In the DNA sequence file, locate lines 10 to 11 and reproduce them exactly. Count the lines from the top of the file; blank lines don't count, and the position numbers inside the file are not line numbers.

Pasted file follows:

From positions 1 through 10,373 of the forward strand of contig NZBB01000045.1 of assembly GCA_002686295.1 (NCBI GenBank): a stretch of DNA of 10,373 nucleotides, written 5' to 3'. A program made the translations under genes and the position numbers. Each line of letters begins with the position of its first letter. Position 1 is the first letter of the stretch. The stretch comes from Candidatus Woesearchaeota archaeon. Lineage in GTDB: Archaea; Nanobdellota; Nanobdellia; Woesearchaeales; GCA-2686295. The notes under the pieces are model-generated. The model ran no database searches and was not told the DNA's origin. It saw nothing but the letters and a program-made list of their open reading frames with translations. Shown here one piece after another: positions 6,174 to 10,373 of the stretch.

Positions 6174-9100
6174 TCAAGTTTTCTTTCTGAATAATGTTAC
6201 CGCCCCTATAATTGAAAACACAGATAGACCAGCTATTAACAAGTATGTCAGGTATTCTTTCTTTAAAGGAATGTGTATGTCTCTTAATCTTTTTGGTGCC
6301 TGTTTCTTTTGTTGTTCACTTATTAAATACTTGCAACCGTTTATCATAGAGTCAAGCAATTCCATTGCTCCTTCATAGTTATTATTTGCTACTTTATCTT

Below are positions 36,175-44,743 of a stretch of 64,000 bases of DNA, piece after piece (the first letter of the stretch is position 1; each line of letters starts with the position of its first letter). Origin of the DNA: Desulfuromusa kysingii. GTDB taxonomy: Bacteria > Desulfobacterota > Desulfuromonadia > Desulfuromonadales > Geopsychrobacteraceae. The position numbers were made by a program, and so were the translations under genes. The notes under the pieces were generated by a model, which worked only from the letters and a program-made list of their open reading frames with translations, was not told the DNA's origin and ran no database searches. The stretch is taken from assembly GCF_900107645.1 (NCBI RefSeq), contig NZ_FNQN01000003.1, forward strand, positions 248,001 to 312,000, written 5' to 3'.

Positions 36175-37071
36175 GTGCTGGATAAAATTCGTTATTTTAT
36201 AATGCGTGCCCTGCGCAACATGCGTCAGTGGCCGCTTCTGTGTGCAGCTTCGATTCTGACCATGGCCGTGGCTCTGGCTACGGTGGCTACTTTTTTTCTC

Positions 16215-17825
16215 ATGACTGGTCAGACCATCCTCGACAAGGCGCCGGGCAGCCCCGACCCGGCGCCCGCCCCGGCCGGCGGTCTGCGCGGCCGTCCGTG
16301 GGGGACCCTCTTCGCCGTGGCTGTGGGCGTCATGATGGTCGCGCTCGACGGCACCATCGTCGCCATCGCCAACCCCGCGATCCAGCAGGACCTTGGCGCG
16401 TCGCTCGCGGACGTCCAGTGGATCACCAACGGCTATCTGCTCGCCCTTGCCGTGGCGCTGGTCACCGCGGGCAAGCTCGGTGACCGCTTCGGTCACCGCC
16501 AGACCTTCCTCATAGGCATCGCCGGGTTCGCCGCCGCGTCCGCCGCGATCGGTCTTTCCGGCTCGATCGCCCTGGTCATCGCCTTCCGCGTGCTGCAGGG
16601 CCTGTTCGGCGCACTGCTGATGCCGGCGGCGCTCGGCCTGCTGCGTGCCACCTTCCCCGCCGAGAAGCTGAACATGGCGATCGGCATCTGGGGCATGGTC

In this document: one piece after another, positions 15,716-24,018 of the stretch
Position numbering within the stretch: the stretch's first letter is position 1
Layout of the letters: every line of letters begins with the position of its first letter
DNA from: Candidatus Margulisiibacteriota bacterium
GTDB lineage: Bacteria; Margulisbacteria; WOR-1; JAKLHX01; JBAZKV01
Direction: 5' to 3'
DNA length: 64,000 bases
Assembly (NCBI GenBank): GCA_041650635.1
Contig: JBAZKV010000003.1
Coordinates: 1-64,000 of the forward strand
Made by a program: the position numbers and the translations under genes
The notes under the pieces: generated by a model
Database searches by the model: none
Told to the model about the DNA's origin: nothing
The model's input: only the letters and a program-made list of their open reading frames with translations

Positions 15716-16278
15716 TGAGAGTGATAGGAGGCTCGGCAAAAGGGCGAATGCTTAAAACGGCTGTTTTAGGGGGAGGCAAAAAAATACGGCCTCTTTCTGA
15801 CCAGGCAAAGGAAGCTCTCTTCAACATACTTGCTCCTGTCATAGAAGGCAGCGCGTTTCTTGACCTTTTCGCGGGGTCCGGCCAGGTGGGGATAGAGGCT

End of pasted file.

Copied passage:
Positions 16215-17825
16215 ATGACTGGTCAGACCATCCTCGACAAGGCGCCGGGCAGCCCCGACCCGGCGCCCGCCCCGGCCGGCGGTCTGCGCGGCCGTCCGTG